1. Recent trends in food and labor costs and their impact on margins
2. Use of promotions to drive traffic at the expense of margins
3. Companies levering up at the wrong time
4. All leading to a less than toxic Q2 earnings season
Although most of these themes do not sound all that encouraging, we have also outlined a couple of companies that are making the right capital allocation decisions and should see an improvement in underlying fundamental trends.
For more details regarding any of the following highlights, please refer to the relevant postings over the past two weeks, which are sorted by date on the portal.
- Capital Efficiency
My recent look at past restaurant bankruptcies led me to look at the casual dining sector’s current debt to EBITDA ratios and unfortunately, casual dining operators added leverage at the peak of the cycle.
- DPZ: Looking at the overall industry, DPZ was not the only company to leverage its balance sheet at exactly the wrong time; they just took leverage to whole new level and the stock is down over 40% in the last 12 months as a result. The company’s business model generates cash, which should allow DPZ to pay down debt over time and start to reverse its current capital structure in the next 6-12 months. Additionally, overall pizza category trends have ticked up in 2Q08 so as the company’s top-line results improve going forward, investor concerns over leverage should dissipate – posted July 13.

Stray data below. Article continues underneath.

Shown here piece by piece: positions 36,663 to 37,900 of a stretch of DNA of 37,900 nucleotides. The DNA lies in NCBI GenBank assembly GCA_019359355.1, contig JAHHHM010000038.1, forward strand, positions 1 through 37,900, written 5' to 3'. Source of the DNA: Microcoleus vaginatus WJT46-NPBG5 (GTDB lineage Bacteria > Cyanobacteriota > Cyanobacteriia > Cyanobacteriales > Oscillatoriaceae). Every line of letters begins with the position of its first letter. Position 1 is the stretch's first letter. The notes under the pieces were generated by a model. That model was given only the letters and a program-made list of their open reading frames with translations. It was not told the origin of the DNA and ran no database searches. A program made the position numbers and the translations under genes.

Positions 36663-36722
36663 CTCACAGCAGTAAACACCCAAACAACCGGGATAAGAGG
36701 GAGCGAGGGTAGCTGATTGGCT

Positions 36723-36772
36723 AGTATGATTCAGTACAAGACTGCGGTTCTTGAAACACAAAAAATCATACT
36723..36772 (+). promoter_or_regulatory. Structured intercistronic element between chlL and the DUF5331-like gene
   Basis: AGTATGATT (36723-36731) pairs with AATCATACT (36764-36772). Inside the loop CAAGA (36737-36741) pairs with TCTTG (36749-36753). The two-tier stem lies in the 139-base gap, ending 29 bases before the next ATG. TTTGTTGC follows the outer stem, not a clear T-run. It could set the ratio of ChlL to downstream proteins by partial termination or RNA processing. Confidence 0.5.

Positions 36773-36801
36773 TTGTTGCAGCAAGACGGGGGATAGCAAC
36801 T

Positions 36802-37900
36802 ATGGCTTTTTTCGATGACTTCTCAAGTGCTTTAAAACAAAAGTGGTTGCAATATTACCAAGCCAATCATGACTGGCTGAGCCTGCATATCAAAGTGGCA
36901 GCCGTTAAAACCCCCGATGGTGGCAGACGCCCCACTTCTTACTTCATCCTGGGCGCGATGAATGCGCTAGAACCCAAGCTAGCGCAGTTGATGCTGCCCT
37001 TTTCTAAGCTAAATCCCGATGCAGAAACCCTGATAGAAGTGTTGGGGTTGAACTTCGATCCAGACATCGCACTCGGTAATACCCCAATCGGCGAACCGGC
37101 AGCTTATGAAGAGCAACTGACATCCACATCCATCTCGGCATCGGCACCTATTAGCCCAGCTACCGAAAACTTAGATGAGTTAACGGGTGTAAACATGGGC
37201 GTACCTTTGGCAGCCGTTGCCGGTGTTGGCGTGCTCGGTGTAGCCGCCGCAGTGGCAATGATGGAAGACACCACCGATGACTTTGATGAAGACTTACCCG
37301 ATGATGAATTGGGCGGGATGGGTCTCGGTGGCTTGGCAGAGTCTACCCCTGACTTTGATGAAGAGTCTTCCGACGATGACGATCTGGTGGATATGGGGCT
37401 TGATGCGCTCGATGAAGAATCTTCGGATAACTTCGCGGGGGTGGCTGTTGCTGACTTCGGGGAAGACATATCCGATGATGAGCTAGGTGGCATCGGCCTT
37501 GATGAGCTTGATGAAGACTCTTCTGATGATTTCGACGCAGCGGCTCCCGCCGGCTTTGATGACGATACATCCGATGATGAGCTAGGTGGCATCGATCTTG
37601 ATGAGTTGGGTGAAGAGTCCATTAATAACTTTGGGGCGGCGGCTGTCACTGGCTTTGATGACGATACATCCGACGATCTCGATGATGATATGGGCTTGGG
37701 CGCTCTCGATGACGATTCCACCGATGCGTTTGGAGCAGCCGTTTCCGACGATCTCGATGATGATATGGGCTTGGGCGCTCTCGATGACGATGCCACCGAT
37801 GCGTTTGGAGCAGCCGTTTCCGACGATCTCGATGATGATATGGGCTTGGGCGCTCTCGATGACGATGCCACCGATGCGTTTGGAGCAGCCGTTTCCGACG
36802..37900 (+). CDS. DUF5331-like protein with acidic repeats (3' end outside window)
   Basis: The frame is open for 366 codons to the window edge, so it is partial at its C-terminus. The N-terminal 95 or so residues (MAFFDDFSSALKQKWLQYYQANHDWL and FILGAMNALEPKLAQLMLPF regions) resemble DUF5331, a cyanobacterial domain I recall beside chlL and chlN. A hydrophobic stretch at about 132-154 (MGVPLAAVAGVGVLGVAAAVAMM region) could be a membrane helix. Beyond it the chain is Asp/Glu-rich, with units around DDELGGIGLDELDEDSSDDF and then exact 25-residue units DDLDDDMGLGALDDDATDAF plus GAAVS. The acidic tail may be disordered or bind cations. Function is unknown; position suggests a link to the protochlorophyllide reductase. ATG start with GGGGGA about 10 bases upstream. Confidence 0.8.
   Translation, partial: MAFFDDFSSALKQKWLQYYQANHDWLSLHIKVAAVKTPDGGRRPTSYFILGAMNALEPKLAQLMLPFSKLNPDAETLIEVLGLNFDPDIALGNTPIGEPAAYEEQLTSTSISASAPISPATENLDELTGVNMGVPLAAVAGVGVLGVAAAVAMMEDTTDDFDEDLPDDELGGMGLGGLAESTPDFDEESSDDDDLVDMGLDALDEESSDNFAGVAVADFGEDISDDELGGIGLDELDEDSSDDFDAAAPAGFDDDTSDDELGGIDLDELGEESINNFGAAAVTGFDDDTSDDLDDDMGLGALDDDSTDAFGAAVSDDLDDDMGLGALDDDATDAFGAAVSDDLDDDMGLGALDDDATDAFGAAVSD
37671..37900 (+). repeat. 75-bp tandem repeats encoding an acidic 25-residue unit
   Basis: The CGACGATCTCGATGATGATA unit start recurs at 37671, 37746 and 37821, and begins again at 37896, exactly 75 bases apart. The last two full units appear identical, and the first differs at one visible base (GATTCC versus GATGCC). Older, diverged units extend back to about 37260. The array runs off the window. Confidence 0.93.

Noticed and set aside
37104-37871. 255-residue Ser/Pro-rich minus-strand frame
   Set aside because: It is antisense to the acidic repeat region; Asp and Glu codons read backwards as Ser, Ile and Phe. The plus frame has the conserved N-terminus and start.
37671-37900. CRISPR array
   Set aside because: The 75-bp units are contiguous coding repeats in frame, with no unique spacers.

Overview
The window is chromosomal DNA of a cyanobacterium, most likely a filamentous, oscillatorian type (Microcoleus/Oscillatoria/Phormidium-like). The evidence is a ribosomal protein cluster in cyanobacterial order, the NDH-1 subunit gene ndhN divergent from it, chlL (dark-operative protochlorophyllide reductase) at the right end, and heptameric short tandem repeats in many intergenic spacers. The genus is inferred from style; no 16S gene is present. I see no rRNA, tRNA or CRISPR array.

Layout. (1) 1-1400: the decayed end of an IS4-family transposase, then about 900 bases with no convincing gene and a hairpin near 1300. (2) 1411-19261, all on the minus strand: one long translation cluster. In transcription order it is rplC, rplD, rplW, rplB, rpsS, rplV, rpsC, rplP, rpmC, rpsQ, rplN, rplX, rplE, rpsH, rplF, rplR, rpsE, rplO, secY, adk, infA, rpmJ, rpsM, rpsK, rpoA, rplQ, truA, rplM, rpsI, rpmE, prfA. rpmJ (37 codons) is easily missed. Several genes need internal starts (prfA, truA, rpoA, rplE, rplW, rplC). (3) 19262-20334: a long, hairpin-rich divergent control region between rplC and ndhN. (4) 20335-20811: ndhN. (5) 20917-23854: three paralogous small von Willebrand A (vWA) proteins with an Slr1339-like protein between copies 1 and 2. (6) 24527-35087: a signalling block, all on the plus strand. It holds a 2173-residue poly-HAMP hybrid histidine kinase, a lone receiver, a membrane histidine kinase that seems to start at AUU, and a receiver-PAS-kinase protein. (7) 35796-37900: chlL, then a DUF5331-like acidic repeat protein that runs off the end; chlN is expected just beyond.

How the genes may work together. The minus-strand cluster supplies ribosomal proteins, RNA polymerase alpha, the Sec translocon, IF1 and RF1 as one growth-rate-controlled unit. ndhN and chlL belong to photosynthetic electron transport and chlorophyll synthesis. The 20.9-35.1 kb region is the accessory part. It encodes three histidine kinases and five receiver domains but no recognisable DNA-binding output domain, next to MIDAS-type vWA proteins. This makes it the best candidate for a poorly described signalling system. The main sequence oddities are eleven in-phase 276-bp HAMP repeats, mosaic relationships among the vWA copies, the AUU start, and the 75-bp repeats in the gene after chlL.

- Starbucks is currently taking the right steps to reverse the issues that stemmed from its excessive capital spending over the last three years. Although the company’s decision to slow U.S. growth and close underperforming stores is not yielding immediate results (as did MCD’s plan to win strategy in 2003), the current consumer environment is working against the company. SBUX is changing the things it can control, which will reward shareholders in the coming quarters– posted July 8.
- TXRH recently announced that its board approved a $50 million increase in the company’s stock repurchase program. The company has not generated free cash flow since 2005 and its debt to EBITDA ratio has gone from 3.2% to 20.1% over the same timeframe. Because the company needs to fund its growth with incremental leverage, I do not understand the motivation for buying back shares if it will require the company to add even more leverage to its balance sheet – posted July 8.
- Dave & Buster’s recently filed for an IPO that could raise as much as $170 million. Dave & Buster’s is another company that has a highly leveraged balance sheet, and requires significant reinvestment (which it does not have) in its existing store base to maintain the appeal of its concept. However, if the company does not deleverage its balance sheet, its growth will also be limited. This could be why the PE firms want out – posted July 15.
- Less than Toxic 2Q Earnings Season
Restaurant companies may see some upside to 2Q results from rebate checks, but the relief is only temporary. CPKI guided to slightly better 2Q results but did not adjust its full-year outlook. RT’s 4Q08 earnings beat consensus, but the company still expects same-store sales to be down low to mid single digits in FY09, including a 8%-9% decline in 1Q09. RRGB announced that its recent sales may trend to the low end of its previously guided assumption for the full year – posted July 9 and 10.